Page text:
"We are lost! He is sending for the world's greatest detective - Sherlock Jr.!"
After watching several of Chaplin's classic films, I decided it was time to give Buster Keaton an opportunity beginning with one of his most revered movies, Sherlock Jr. Keaton and Chaplin dominated the silent movie era, but most people are divisive as to who was the most talented actor-director of that time. So far I'm on Chaplin's side although I still have to give Keaton another shot with The General. Perhaps the problem I had with Sherlock Jr. is that I'm not a big fan of surreal films. I know everyone seems to love this genre, but there are very few surreal movies that work for me. I can see how Buster Keaton garners recognition for his magical work in this film, being one of the first to actually incorporate dream sequences into his movie. Many other films (and especially cartoons) were inspired from several scenes in Sherlock Jr, like the one in which Keaton's character jumps into a movie screen and becomes a character in the movie that is being projected (better known as "the movie within a movie" sequence). There are several action scenes including some spectacular chases that make you wonder how Keaton could have shot them way back in 1924. I was more impressed with this wizard like aspect of Keaton than on his comedic performance. His deadpan expressions were outdone by the gadgets he devised to create such advanced special effects. Despite being bored by the story, I have to give Keaton credit for his inventive and magical sequences.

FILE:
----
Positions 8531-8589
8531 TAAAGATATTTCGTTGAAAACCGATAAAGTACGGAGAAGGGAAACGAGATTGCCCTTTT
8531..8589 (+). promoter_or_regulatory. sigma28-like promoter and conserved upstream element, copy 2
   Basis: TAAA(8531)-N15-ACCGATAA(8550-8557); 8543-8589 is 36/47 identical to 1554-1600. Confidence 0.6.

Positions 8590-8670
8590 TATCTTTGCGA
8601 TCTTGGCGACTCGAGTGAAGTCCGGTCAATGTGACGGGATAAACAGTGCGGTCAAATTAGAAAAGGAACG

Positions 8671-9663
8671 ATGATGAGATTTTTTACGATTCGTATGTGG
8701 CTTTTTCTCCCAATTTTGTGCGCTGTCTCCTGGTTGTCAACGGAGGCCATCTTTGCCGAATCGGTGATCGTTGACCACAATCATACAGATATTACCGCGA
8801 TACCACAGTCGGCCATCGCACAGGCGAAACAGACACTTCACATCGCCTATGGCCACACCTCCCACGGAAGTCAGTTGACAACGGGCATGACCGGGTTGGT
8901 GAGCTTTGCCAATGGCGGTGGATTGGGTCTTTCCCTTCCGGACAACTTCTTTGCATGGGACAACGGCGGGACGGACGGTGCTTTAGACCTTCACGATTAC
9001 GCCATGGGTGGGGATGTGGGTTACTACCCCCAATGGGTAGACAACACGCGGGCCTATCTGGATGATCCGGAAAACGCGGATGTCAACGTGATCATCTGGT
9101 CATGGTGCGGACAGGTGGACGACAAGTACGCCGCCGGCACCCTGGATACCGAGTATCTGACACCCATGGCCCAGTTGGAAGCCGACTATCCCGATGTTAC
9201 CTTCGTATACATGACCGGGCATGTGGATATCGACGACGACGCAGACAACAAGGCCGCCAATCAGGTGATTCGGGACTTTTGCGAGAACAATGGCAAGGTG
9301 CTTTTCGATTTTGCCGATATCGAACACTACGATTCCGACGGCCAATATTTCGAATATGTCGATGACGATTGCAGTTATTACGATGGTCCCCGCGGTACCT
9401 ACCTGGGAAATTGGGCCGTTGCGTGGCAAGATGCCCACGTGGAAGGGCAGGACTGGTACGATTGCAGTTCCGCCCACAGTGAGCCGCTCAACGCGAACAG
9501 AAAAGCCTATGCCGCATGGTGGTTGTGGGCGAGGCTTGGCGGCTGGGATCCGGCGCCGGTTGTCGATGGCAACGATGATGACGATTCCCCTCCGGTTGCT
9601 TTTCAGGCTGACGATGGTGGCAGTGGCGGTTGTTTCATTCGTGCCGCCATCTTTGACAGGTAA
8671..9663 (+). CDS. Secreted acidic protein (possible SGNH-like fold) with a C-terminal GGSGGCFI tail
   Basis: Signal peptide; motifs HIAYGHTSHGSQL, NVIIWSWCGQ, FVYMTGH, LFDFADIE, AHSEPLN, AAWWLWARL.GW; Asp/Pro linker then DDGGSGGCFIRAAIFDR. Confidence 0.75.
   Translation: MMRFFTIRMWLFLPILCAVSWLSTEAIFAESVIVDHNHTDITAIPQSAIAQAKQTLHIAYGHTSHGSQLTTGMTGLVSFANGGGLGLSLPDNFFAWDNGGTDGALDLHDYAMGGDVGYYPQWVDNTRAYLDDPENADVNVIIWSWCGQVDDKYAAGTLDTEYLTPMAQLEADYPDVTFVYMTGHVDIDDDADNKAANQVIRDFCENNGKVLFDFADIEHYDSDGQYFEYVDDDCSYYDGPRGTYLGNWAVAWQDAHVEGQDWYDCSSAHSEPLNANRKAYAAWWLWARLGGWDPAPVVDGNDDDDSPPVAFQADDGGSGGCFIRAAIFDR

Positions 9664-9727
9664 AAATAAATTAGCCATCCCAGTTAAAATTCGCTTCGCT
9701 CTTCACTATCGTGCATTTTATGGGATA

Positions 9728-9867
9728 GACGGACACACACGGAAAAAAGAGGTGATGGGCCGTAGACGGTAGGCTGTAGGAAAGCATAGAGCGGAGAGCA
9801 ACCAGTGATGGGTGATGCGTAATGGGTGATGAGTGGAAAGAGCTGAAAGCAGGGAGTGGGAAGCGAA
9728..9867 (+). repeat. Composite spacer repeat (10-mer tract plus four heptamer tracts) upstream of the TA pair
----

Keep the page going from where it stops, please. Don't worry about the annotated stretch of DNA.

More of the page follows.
At the beginning of this silent film, written by Jean Havez, Joseph Mitchell, and Clyde Bruckman the title card reads: "There is an old proverb which says: Don't try to do two things at once and expect to do justice to both. This is the story of a boy who tried it. While employed as a moving picture operator in a small town theater he was also studying to be a detective." We are then introduced to the projectionist (Buster Keaton) who is reading a detective book instead of cleaning up the theater. After work, he goes to visit his girl (Kathryn McGuire) and buys her a ring. Another man (played by Ward Crane), who is also fighting for the girl's affection happens to be at the house and steals her father's chain watch and incriminates the projectionist. The girl's father (Joe Keaton) kicks him out of his home and tells him never to return again. The projectionist sadly returns to work where he falls asleep and dreams of being a detective in the film that is being projected. In his dreams, he becomes the hero of the film and the adventure begins.
Buster Keaton's film has some brilliant and magical sequences, and I think it is a bit unfair to compare him with Chaplin because he has a very different style. Chaplin has a more humane approach, writes his own stories and composes them as well, while Keaton does some impressive work behind the lens using some trickery. As performers they both have different styles, Chaplin uses a lot of physical comedy while Keaton uses deadpan humor and incorporates a lot of action scenes doing some risky stunts (in the train sequence he actually fractured his neck). Depending on which style you like best, you will probably claim Keaton or Chaplin is better, but it would be unfair to say one is less talented than the other because they both proved to be geniuses during the silent era and have left us with a rich legacy. I can see sparks of both in contemporary film making. Despite not being a fan of this film as much as others I still need to watch Keaton's The General to get a clearer picture of his style.